What is the metonymy in the sentence from Jane Eyre: “…the reader knows I had wrought hard to extirpate from my soul the germs of love there detected; and now at the first renewed view of him, they spontaneously revived, green and strong!”
1 Answer | Add Yours
"The germs of love" is representative of metonymy in the above quotation from Jane Eyre by Charlotte Bronte. The conflict and intensity of feeling as Jane "wrought hard to extirpate from my soul... " is a recognizable consequence of loving someone so much; love often bringing with it unpleasant results. Metonymy often makes use of already understood and easily recognizable sequences (such as the effects of intense love) . The connection is indirect but very real and makes the argument for the negative effects of loving someone to the point that "the germs of love...spontaneously revived, green and strong." The vivid image is left with the reader who has no doubt about Jane's struggle with her feelings.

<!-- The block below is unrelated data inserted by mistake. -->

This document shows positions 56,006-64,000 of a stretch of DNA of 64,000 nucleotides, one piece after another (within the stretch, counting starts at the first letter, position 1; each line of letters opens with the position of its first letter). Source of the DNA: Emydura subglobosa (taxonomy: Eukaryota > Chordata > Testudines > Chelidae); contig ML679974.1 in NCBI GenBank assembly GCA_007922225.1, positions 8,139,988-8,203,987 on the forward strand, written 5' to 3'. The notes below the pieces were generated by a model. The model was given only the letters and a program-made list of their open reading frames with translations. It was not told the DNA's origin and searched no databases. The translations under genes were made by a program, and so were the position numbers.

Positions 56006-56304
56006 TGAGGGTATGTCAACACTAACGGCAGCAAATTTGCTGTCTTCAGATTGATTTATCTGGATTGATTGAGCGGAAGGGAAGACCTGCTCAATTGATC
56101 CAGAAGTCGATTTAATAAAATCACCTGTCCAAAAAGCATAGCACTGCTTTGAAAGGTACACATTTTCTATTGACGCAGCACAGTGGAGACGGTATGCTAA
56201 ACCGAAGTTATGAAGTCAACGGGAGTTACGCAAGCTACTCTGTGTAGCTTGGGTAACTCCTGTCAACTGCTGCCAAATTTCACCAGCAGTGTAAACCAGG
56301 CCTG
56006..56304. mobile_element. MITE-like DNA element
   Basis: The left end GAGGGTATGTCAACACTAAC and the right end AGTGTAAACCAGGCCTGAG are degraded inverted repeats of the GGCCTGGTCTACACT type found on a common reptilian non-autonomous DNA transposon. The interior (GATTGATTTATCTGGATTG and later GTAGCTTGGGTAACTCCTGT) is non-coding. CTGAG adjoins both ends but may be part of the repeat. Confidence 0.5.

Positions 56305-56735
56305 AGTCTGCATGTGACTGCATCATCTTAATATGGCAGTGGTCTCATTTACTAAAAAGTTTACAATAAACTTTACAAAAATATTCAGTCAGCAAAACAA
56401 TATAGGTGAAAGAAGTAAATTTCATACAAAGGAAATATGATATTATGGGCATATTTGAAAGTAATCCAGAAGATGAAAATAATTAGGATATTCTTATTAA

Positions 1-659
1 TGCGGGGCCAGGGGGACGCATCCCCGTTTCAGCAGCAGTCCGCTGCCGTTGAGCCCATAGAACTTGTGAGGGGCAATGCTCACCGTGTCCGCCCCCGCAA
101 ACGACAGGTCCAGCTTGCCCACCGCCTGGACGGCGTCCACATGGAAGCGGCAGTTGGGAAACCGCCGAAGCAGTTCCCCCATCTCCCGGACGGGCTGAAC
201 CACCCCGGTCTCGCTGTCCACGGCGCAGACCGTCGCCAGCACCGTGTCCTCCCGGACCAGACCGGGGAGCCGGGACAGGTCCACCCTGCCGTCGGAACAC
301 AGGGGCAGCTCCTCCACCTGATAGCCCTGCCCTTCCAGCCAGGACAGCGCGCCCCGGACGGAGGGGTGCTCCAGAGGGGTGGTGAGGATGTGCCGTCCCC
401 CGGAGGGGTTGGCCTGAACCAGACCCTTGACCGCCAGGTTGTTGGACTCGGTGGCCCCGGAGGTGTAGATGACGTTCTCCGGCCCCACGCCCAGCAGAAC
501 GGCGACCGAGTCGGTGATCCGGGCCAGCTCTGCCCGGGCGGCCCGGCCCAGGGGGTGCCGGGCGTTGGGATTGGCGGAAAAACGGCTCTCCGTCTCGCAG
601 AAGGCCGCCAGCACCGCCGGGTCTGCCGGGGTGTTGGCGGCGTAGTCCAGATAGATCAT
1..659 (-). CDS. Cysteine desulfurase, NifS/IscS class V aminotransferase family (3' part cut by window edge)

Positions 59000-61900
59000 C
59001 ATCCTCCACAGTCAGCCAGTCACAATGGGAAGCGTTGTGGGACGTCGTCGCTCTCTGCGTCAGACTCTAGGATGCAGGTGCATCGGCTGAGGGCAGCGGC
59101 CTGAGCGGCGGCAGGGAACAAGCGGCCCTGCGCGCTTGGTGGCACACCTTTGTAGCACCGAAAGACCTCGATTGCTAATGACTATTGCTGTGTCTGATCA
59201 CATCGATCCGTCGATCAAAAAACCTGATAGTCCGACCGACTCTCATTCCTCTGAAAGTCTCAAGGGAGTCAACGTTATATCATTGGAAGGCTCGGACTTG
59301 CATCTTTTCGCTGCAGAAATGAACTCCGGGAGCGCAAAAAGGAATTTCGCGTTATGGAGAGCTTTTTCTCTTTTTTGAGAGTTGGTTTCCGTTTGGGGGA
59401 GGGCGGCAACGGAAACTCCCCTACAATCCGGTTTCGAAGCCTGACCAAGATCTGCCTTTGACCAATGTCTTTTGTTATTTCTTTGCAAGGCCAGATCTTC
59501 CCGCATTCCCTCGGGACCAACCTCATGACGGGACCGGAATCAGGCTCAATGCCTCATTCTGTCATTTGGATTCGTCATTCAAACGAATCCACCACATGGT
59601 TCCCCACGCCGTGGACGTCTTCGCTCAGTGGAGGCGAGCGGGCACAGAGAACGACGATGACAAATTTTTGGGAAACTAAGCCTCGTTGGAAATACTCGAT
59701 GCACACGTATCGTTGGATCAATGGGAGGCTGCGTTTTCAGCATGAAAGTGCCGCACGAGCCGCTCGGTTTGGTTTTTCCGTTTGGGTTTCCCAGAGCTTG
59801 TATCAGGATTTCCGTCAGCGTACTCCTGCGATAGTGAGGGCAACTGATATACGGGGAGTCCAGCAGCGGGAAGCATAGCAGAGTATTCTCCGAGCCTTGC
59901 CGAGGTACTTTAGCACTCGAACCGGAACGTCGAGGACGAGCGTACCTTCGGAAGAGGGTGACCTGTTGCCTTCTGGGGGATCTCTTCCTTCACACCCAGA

The bad weather, as reflected in Jane Eyre, is another example and is symbolic of a far bigger circumstance and often used to foreshadow events to follow. The reader understands this right from the beginning; "the cold winter wind had brought with it clouds so sombre, and a rain so penetrating,..."
We’ve answered 319,827 questions. We can answer yours, too.Ask a question